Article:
One actor, John Cockerill, pays Viola and Sebastian, clearly indicating the switch to the audience, but embodying the crucial idea that the one apple has two halves and that Orsino and Olivia are sharing between them an identical split sexual personality, as if he were Joe Orton’s Mr Sloane.
The design by Lou Wilson places the action on a playground setting of a garden with a sunken pool, sandbags, potted plants, a great hanging (upside down) tree and a musical gantry where David Smith (doubling as Orsino and Aguecheek) can retire to drive the musical side of things, or tap out Aguecheek’s challenge (written in a “martial hand”) on an old typewriter.
The whole theatre, which has been reconfigured “in the round,” is used by an adept cast scurrying from scene to scene, character to character, without losing the narrative drift: the cuts are sensible, with clever conflations of Feste and Fabian (Gehane Strehler doubles the first with a cheekily flirtatious Maria) and, especially, Malvolio and Antonio, whom Amit Sharma can present as a pair of complementary social outsiders.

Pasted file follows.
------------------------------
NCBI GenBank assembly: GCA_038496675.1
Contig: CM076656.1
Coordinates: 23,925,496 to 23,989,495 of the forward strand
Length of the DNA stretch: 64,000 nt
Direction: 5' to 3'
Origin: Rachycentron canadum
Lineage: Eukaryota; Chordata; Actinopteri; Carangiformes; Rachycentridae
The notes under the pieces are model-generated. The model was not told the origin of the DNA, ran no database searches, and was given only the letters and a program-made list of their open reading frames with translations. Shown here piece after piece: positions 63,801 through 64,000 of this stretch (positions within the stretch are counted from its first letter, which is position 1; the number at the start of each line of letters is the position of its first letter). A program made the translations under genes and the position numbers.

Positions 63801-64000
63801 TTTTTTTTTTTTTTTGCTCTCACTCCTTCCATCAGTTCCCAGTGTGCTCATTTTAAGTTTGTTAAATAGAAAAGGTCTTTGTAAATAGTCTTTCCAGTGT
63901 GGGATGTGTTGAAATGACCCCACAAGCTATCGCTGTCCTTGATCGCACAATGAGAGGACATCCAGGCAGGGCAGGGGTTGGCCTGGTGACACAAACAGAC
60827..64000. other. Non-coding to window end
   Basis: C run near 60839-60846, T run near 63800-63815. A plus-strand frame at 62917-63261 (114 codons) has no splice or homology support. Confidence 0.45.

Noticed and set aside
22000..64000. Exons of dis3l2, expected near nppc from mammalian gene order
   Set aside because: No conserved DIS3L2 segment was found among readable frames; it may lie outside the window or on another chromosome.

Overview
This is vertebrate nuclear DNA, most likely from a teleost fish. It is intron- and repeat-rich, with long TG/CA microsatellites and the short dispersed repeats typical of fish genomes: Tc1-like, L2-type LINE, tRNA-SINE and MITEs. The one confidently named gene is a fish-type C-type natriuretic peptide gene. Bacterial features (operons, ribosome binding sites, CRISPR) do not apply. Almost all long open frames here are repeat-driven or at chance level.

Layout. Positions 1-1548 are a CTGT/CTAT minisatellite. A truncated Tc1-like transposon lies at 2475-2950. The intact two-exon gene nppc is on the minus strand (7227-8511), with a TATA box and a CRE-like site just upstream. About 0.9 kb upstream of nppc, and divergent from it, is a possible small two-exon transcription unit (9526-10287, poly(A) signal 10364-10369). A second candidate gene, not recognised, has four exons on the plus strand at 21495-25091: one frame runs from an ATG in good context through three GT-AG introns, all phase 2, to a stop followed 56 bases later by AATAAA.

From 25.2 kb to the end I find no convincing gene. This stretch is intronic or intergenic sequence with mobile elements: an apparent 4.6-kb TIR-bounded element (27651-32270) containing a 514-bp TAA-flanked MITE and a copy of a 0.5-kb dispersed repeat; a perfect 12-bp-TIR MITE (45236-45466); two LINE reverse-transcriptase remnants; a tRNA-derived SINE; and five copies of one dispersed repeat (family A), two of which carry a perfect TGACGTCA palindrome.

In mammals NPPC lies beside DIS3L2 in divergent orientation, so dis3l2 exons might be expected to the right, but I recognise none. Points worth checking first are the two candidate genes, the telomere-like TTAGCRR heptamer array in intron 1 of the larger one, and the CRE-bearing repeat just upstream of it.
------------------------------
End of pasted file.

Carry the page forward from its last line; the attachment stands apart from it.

Samantha Adams plays Toby Belch as a Caribbean hedonist in a straw hat and multi-coloured shirt, while Julie Hewlett’s black and beautiful regal Olivia can touch as many resonances in the love poetry (“Though you are the devil, you are fair”) as this Cesario does by being an Elizabethan boy playing a girl playing a boy – and a girl’s twin male sibling, too!
Matthew Bailey’s musical direction, with its a capello choruses and lilting, plangent melodies, is first rate, and the staging is full of good ideas, such as Malvolio’s letter scene played out in a garden littered with characters freezing into romantic statuary every time he turns around.
- Michael Coveney